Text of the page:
Lt. Jonas Todd Bogardus (603) 744-5470
Jane Vachon (603) 271-3211
March 19, 2003

Lifesaving Medals Awarded to Conservation Officers

CONCORD, N.H. - Two conservation officers from the New Hampshire Fish and Game Department, Samuel Sprague and Brian Abrams, today received Lifesaving Medals from the department in recognition of the remarkable endurance and professionalism they demonstrated during the successful rescue of Michael Lynn on the Carrigain Notch Trail in Crawford Notch on February 13 and 14 of this year.

"This search was a true success thanks to the exemplary actions and professionalism of Officers Sprague and Abrams," said Major Jeffrey Gray. "These officers are real heroes. Without their extraordinary efforts, Mr. Lynn would not be alive today."

Sprague and Abrams were part of a specially trained search team sent in after Michael Lynn did not return from a planned hiking/snowshoeing/cross-country ski trip through the Pemigewasset Wilderness with his husky dog "Cayla." On February 12, Lynn had started out from the Nancy Pond Trail on Route 302, planning to complete a 15-mile loop. He lost his way on the trail around Norcross Pond. He did find his way back to the Carrigain Notch Trail, but eventually ran out of steam and couldn't go further. Slumped on his pack against a tree, he sat with his dog through the night and all the following day, exposed for more than 24 hours to bitterly cold temperatures and high winds.

On February 13, Fish and Game search and rescue teams headed out in search of the overdue hiker. One of the teams, Sprague and Abrams, set out from the Nancy Pond Trailhead. It was daylight when the teams began the search, but darkness fell and they still had not found the missing man. Sprague and Abrams pushed on through the darkness and cold. Communications were hampered because radio batteries were getting low and transmissions were limited because a fire had damaged the communications building atop Mount Washington. At 9:30 p.m., the search team lost all radio communication after Sprague fell into an area of deep snow. The team continued to battle their way through the snow, at times chest deep, at the same time coping with temperatures reaching 30 degrees below zero. The extreme temperatures affected the operation of their radio and GPS equipment, but the two did not turn back.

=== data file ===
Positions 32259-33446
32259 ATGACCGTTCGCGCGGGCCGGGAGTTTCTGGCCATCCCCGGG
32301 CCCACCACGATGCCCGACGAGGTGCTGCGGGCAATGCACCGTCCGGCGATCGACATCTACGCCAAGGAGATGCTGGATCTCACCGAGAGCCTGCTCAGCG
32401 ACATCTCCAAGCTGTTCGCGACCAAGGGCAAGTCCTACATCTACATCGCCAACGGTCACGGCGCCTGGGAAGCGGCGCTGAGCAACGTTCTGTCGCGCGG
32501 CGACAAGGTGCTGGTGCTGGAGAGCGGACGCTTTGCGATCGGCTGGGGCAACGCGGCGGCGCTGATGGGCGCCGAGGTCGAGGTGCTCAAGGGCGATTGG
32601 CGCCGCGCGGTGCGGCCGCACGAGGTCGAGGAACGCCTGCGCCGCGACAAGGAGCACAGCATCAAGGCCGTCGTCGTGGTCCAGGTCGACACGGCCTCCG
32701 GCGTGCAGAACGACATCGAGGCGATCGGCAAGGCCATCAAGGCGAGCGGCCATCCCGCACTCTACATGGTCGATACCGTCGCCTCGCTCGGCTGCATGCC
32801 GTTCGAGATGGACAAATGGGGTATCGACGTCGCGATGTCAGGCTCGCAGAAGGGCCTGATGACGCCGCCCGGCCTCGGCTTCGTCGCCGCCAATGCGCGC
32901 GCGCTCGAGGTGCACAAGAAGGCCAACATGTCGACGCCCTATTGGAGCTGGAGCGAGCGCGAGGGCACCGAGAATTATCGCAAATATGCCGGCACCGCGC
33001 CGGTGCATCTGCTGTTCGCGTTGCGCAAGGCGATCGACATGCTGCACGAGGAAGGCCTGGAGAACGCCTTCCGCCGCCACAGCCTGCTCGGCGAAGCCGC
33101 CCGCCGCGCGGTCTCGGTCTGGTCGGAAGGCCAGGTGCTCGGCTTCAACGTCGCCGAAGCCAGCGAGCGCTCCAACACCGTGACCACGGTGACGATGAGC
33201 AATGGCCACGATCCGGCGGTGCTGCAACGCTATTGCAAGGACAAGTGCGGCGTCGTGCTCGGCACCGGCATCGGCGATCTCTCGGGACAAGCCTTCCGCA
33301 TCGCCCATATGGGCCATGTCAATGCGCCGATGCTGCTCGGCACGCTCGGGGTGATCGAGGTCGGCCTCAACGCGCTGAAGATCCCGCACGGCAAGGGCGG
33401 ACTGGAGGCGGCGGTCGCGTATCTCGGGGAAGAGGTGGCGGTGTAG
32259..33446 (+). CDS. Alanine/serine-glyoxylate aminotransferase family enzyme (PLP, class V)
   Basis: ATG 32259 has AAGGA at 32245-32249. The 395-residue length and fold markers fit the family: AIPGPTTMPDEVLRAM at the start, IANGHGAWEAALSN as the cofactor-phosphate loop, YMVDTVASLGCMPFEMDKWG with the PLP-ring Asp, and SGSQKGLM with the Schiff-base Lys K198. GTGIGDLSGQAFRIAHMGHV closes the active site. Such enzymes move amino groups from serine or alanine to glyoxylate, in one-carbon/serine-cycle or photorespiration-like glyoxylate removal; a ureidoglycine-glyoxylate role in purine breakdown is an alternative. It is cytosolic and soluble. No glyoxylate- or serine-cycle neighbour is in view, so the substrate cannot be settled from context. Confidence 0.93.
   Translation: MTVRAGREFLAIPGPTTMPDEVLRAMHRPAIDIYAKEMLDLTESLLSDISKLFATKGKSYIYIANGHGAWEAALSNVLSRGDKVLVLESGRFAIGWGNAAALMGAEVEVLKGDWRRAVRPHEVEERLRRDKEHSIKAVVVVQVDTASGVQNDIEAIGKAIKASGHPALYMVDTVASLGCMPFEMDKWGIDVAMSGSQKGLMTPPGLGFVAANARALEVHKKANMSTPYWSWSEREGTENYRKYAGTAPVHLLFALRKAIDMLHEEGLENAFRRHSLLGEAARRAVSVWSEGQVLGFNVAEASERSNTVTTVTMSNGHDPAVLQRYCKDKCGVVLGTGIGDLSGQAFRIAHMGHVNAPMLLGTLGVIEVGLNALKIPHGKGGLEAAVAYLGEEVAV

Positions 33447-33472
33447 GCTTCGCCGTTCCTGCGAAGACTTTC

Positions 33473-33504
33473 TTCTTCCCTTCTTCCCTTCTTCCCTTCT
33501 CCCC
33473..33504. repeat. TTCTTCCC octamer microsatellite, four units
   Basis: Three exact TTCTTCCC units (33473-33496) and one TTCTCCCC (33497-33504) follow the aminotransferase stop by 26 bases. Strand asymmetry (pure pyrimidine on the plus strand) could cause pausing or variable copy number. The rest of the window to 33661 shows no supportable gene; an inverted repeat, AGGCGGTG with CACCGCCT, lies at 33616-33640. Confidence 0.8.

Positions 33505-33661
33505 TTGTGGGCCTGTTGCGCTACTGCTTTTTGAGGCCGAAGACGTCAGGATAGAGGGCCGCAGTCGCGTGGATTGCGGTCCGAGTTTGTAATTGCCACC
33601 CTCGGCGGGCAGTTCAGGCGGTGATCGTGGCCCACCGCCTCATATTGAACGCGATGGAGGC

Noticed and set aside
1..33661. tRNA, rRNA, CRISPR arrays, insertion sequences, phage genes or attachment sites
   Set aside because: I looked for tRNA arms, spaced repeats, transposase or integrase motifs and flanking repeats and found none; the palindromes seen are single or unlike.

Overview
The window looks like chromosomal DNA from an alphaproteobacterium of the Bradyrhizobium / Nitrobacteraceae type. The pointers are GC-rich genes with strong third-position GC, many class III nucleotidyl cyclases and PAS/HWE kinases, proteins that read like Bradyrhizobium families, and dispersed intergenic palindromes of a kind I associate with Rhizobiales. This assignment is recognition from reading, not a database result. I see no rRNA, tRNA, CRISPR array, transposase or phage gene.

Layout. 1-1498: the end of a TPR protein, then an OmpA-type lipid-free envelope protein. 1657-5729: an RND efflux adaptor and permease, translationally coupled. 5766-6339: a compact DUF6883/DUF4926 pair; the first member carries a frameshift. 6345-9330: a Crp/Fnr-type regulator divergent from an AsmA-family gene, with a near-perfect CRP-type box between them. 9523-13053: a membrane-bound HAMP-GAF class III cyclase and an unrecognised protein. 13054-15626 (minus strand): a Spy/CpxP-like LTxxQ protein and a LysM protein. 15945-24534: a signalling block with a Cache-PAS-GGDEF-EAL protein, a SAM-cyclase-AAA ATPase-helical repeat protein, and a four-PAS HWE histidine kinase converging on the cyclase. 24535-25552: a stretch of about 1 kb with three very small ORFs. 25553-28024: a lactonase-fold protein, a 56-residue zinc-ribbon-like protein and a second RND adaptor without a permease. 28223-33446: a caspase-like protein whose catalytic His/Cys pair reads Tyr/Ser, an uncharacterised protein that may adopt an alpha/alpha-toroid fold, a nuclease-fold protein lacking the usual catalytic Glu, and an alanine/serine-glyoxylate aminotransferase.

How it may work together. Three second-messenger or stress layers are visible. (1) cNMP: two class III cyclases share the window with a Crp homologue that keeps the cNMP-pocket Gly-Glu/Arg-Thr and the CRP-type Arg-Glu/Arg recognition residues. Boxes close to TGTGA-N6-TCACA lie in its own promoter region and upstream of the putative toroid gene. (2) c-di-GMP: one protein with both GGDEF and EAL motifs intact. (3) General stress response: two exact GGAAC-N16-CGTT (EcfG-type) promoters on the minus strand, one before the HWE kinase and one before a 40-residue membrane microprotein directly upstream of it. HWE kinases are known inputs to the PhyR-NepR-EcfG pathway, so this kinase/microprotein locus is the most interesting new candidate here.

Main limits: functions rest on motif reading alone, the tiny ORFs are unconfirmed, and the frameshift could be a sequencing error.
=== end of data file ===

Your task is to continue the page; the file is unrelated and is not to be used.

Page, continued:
Sprague and Abrams valiantly kept up their search through the night. Eventually, they came upon the exhausted hiker. Suffering from hypothermia and severe frostbite to his feet, Lynn could not walk. The search team needed help to transport him, but the radio was still out. Sprague and Abrams did what they could to keep Lynn alive through the night. They built a fire and gave him warm drinks, food and extra clothing.

At 8 a.m. the following morning, a crackly radio transmission went through. The team would need an airlift out of their location eight miles into the backcountry. Later that morning, a National Guard helicopter swooped in to fly the hiker to Laconia Airport, where Lynn was put into an ambulance and taken to Lakes Region General Hospital. The helicopter then returned for the search team and Lynn's dog, culminating a successful search effort for N.H. Fish and Game.

"Sprague and Abrams braved deep snow, extreme cold and high winds, overcoming their own exhaustion to persist in a difficult search in the backcountry-an effort that saved Michael Lynn's life," said Gray. "The Fish and Game Department is very proud of these officers and the extraordinary dedication they bring to their work."

While Lynn's saga had a successful outcome, Gray cautioned that his experience is a grim reminder that hikers, snowshoers and skiers need to be extremely well prepared when venturing into the backcountry. Always remember these key safety guidelines:

  • Know your limits.
  • Check a weather forecast before heading out.
  • Do not hike or ski alone. Never separate from your group.
  • Let someone know your route and expected return time.

Lynn wisely left an itinerary of his planned route with his innkeepers. Had he not done so, he would most likely not have survived the ordeal, according to Gray. Click here for safe-hiking guidelines and resources.

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